Tommy followed me down into the spinning, prancing mass of people – of things, whatever they were. Elves, I guess, or faeries, strange glittering hybrids of human and animal and other things. They nodded and smiled and made way for me, and even complimented me on my outfit. Outfit! I was wearing pyjamas, and being complimented on my dress sense by creatures wearing gem-studded ballgowns!

A waiter came and offered us drinks in tall glasses that would taste of wine if wine were made of oranges, and was blue. Tommy had some too, and hiccuped to the great amusement of everybody nearby. Then he must have wandered off, I suppose, but I found myself with a second drink in my hand and for some reason I didn't seem to mind. I should have, I know I should – the poor boy is only ten – but it was so obvious then that it was a dream, and in dreams that kind of thing doesn't really matter, right?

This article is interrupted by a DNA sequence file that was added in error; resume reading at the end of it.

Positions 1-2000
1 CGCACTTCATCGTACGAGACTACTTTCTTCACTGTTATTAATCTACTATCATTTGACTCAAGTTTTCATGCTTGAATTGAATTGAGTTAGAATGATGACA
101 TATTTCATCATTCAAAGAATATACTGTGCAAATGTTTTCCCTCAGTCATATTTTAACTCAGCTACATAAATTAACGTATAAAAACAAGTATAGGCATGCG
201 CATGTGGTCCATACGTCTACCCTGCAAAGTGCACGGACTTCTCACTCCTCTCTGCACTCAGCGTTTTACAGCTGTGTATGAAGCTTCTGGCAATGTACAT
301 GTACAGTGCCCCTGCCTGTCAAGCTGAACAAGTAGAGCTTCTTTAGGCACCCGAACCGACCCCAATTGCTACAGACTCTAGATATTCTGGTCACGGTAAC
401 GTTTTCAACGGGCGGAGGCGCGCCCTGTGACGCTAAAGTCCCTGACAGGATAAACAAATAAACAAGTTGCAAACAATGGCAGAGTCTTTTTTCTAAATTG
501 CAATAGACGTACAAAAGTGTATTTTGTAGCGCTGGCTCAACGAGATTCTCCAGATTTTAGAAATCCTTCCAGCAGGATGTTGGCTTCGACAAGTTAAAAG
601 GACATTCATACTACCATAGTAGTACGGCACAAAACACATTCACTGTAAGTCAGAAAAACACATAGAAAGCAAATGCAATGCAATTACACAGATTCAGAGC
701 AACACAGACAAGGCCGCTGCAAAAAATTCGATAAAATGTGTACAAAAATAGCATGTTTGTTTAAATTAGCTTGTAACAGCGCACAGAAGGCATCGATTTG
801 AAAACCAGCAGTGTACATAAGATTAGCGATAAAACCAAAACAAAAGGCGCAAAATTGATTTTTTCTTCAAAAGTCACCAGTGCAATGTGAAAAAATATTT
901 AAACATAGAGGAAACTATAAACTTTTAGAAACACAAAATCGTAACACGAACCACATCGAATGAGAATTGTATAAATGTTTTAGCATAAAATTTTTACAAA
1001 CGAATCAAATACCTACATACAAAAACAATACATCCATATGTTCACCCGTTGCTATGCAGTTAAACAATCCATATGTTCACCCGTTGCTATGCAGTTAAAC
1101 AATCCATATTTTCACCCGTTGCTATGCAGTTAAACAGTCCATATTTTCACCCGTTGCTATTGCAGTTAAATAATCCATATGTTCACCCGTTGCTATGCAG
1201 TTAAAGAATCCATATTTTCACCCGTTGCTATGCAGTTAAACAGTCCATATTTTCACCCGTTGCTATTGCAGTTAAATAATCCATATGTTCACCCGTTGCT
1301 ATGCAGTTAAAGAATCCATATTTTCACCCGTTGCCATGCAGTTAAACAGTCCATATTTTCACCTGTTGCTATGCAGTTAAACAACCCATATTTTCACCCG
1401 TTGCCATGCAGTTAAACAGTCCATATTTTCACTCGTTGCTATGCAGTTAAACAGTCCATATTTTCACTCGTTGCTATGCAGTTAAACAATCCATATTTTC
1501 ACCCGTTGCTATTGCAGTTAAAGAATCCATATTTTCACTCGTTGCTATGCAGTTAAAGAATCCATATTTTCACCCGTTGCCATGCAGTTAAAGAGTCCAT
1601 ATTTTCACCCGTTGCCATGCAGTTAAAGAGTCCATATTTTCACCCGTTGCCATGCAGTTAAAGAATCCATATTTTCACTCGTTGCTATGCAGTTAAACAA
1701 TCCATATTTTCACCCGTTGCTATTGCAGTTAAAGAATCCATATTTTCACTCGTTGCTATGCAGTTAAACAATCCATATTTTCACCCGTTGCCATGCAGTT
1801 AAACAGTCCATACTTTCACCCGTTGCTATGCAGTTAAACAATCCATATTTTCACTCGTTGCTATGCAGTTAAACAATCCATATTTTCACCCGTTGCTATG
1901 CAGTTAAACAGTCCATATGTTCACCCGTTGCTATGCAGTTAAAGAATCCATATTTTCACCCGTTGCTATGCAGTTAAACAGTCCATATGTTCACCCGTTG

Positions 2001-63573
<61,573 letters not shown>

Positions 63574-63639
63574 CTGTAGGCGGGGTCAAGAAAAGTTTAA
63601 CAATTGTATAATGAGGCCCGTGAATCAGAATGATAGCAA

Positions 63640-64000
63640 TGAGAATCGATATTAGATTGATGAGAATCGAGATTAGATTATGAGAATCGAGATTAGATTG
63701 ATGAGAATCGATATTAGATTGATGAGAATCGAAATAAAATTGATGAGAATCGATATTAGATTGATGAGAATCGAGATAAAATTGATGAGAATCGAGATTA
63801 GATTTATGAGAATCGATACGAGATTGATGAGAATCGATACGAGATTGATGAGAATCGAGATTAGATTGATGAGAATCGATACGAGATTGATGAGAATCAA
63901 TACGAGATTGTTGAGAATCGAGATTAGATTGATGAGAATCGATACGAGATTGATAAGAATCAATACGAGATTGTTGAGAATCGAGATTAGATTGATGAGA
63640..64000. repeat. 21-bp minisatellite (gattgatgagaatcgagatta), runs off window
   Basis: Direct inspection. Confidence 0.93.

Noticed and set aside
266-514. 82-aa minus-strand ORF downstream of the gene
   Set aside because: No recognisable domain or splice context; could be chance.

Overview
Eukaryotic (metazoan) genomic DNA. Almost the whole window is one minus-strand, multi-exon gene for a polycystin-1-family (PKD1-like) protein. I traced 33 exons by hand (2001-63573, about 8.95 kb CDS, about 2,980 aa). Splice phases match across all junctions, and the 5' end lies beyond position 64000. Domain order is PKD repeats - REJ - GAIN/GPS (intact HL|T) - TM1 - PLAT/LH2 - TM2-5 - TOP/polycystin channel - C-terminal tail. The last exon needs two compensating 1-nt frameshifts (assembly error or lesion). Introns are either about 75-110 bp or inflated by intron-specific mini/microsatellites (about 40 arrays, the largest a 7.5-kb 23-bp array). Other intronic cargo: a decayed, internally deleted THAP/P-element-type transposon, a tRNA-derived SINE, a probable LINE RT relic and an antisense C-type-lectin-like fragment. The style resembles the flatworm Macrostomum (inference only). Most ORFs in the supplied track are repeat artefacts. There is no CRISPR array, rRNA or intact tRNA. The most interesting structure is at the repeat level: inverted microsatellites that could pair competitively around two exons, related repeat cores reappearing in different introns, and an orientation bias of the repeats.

So I drank and I danced, waltzes and tangoes and all kinds of things that I didn't really know how to do, and there was a feast full of impossible dishes, of suckling peacock and spit-roast blueberry, and giant steaks of dragon that someone said Tommy had slain. And there were speeches and cheers, and fireworks that turned into golden birds, and dancing, dancing, dancing on and on and on until the world was a blur that melted into gold…

We woke up, collapsed in a huddle together on the living-room floor. Dad was staring out the window, looking depressed. The room was bare. No TV, no sofa, and as we came to, we thought we heard the sound of the debt collectors' van driving away down the road.

But the clock was still there, showing quarter past ten like nothing had happened at all.

“Why not the clock, Dad? Thought mum said it was worth a few bob.”

“Nah,” said Dad with a sigh. “Nothing. Besides, ain't really mine to sell.”

“Oh,” I said, wondering if he meant it was Mum's or mine. But I looked up at its slowly swinging pendulum, and its hands ticking on towards another midnight, and I realised it didn't really matter. What mattered was that everything was going to be okay in the end, and someday, we'd dance again.